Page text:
Factories regularly face inventory shortages and missed deliveries, but they’re wounds of a self-inflicted nature. Just ask LeanDNA cofounder and CEO Richard Lebovitz, who previously founded Factory Logic, which was acquired by SAP for an undisclosed amount. LeanDNA is an Austin, Texas-based startup building a cloud-based actionable intelligence platform for factory enterprise resource planning systems. In the four years since its founding, LeanDNA has nabbed the business of customers including Ibis Tek, JR Automation, Knoll, Milacron, Thales, Garrett Metal Detectors, and Swenson. Now, roughly two years after it raised $4.5 million in series A funding, it’s closing a venture capital round ahead of a planned expansion.
LeanDNA today announced that it has raised $15 million in a series B round led by S3 Ventures, with participation from existing investors Next Coast Ventures and Rony Kahan. Lebovitz says the fresh capital will be used to scale the company’s global offering and grow its customer base while supporting other strategic growth initiatives.
“We are dedicated to empowering factory procurement teams to take control of their inventory,” added Lebovitz. “Having spent the past 30 years working directly with global factories, one thing is abundantly clear: Factories have been left behind. In collaboration with our pioneering global manufacturing customers, we have proven that a data-driven approach to factory management is critical to unlocking working capital across the supply chain.”
LeanDNA’s solutions suite automatically prioritizes messages in visual dashboards, allowing AI to swiftly identify top actions. It makes an effort to incorporate stakeholders from every level and business unit into a single source of truth, in part by assigning tasks for proactive inventory optimization while automatically responding to changing demand. LeanDNA identifies shortages ahead of time and provides recommended corrective actions, while at the same time delivering suggested steps for inventory decision-making. And it automates shortage reporting to save teams unnecessary manual work.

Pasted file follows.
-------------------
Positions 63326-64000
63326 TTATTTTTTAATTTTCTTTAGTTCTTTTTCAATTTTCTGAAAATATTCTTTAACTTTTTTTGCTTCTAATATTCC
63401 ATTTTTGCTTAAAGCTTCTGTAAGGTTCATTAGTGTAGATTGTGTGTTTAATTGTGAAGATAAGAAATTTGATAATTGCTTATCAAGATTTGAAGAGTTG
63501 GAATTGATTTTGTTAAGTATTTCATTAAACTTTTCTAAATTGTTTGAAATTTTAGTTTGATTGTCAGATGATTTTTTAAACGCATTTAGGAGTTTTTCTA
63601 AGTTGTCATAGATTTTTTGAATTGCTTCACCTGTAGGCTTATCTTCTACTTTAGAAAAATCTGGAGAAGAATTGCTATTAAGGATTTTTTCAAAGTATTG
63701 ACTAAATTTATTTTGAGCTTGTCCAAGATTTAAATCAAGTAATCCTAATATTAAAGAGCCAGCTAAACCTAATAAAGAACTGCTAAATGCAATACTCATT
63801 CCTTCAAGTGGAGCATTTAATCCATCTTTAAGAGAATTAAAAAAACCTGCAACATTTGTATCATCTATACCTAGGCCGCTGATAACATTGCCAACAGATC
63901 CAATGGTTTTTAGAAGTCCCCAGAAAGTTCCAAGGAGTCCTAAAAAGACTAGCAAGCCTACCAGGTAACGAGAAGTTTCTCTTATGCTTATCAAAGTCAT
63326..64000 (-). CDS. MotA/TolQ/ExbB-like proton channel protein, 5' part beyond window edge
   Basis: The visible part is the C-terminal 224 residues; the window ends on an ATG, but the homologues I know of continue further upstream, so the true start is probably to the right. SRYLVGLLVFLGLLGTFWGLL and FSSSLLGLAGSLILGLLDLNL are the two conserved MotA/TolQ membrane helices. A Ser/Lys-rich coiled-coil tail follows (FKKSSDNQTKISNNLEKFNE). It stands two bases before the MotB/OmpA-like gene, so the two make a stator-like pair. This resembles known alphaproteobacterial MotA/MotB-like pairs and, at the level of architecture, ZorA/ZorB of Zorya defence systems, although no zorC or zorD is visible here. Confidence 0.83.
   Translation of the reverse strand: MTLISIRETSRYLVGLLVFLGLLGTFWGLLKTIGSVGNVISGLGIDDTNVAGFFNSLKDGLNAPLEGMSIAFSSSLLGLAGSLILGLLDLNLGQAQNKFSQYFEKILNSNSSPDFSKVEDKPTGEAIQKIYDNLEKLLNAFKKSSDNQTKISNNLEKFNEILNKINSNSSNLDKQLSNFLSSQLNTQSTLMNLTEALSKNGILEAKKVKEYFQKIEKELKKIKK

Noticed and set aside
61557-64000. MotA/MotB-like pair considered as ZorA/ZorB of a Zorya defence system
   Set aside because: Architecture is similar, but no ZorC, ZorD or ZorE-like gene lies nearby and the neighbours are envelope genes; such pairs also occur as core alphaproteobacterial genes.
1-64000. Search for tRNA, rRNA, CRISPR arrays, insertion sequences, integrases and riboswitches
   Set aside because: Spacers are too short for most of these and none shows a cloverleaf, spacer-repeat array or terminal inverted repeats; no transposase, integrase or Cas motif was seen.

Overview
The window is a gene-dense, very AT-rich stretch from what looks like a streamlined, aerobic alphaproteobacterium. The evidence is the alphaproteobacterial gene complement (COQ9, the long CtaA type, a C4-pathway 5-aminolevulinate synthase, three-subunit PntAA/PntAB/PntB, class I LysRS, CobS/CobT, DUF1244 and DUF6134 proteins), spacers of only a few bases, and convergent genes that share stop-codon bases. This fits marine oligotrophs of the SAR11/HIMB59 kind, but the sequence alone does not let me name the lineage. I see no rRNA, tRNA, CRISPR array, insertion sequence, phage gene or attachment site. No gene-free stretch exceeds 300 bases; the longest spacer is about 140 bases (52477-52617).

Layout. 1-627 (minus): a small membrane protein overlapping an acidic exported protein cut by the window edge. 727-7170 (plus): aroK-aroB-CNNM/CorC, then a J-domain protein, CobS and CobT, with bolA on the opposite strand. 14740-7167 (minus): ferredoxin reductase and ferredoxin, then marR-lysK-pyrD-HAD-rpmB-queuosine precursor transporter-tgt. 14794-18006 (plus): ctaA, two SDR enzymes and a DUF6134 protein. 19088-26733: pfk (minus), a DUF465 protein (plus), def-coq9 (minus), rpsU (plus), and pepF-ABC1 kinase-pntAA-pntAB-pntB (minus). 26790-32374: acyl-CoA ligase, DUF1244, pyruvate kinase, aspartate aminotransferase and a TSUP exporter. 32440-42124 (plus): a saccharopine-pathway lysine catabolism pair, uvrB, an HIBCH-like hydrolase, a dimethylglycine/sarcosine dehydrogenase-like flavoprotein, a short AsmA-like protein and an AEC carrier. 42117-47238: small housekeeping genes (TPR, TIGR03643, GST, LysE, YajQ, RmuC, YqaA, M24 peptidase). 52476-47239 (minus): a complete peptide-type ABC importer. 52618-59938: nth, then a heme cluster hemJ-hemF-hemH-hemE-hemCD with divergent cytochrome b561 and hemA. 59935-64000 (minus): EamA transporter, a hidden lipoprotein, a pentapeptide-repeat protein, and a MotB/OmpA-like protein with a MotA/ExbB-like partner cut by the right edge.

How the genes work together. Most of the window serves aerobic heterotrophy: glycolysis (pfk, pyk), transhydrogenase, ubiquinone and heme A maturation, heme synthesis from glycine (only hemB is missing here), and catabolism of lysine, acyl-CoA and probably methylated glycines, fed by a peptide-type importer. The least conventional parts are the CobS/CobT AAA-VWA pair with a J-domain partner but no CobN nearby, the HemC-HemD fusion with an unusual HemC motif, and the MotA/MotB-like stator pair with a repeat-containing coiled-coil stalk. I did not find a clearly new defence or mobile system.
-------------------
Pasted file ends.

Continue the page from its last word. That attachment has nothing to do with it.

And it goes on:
On the distribution and delivery side of the equation, LeanDNA features tools designed to facilitate cross-site and cross-function collaboration for past, present, and future inventory levels. Warehouse employees and managers gain access to supply and demand history for specific parts and can see things like lines of balance and orders and predict current and future shortages by site, supplier, buyer, day, week, or month. Those workers are also afforded the ability to update statuses, record comments, tag individuals, and more, while outside users — like buyers and suppliers — get custom views and tagging capabilities.
And that’s just the tip of the iceberg. LeanDNA collates delivery, quality, and cost performance metrics in a unified dashboard that lets customers prioritize and collaborate on shortages, as well as managing improvement initiatives to completion. Joint projects can be created and orchestrated with action items, task owners, and due dates, and requirements can be communicated to suppliers with built-in messaging tools.
LeanDNA’s AI automatically adjusts order policies according to changing demand and supply chain conditions. Moreover, it offers inventory visibility in real time across all sites, with an average integration and setup time of about 10 days.
“Nobody understands the factory management gap like LeanDNA,” said S3 Ventures partner Charlie Plauche, who recently joined LeanDNA’s board of directors. “With the company’s track record of rapid expansion and several multibillion dollar manufacturing companies among its existing customers, we’re confident LeanDNA’s unique platform can capture a significant share of the massive manufacturing market.”
LeanDNA isn’t the only startup competing in the global manufacturing operations management software market. There’s Bright Machines, which raised $179 million in October to further develop its robot factory automation platform, and Brain Corp, which snagged $114 million last August for its software that orchestrates factory and retail robots. If the current trend holds, the segment could grow by 10% from this year to 2023.